Hours and hours
Actually, this fly was one that kind of magically went together, as some do occasionally. I spent a couple hours each evening for maybe four evenings, so about eight hours or so. Part of that was some dying. Actual tying time, probably seven hours. I really took this one slowly, as it's for a good friend and customer.
Kelly, you really should give these a go, they're so frustrating but so much fun to do at the same time. The slower you go, the better. I'd suggest doing some of the more advance wet flies first, ones like the Dennison or Cassard, using goose secondaries which are cheap. They'll marry to the wood duck more easily than will mallard. You've got the skills, and when all is said and done, it's not really so much about skill as it is about patience and perseverance.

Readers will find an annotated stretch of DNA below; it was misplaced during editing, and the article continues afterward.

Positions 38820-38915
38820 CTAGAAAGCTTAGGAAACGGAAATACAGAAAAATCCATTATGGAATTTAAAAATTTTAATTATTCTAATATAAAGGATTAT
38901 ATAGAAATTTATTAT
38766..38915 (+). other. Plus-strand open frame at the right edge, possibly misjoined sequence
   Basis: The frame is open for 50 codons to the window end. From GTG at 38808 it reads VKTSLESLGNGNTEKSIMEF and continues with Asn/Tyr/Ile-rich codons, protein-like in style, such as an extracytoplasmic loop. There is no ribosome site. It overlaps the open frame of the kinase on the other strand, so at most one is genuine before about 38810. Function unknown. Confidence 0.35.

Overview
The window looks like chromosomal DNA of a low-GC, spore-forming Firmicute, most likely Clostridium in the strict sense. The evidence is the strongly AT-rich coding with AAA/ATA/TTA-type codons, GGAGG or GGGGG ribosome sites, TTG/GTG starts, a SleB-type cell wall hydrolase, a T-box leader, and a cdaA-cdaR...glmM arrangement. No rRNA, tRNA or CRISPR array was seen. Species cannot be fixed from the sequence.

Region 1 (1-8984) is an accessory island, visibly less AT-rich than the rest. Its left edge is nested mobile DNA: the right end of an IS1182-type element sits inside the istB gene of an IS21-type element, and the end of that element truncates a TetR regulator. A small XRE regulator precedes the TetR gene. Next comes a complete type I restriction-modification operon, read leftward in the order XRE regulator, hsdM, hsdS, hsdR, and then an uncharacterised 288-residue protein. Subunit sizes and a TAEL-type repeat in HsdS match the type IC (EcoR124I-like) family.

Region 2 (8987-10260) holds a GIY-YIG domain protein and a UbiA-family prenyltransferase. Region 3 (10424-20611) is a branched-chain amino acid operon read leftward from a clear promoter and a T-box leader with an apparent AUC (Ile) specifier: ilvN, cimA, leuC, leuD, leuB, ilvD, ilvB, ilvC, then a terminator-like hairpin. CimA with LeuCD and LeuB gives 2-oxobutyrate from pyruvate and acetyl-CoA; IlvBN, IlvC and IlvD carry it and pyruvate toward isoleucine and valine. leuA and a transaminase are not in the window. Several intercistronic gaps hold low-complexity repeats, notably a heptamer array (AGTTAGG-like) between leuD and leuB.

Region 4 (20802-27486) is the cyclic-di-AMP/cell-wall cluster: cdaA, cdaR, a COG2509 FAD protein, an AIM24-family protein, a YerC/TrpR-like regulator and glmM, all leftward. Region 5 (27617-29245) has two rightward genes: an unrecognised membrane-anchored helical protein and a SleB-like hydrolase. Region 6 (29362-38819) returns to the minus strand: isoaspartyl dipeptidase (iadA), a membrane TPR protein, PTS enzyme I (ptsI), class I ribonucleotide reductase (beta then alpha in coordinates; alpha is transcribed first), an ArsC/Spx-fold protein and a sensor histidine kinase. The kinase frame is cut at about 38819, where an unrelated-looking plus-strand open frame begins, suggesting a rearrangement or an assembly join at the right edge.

I included the old article about tying salmon flies mainly for guys who already do these. It gives some great insights on things like the tag, which was quite short, shorter that a lot of guys do these days. It's not a great tutorial for someone wanting to learn, kind of tough to wade through, and it's all tied in hand. I just thought it was another perspective on how things were done back then.
Thanks everyone for the kind words about the fly.
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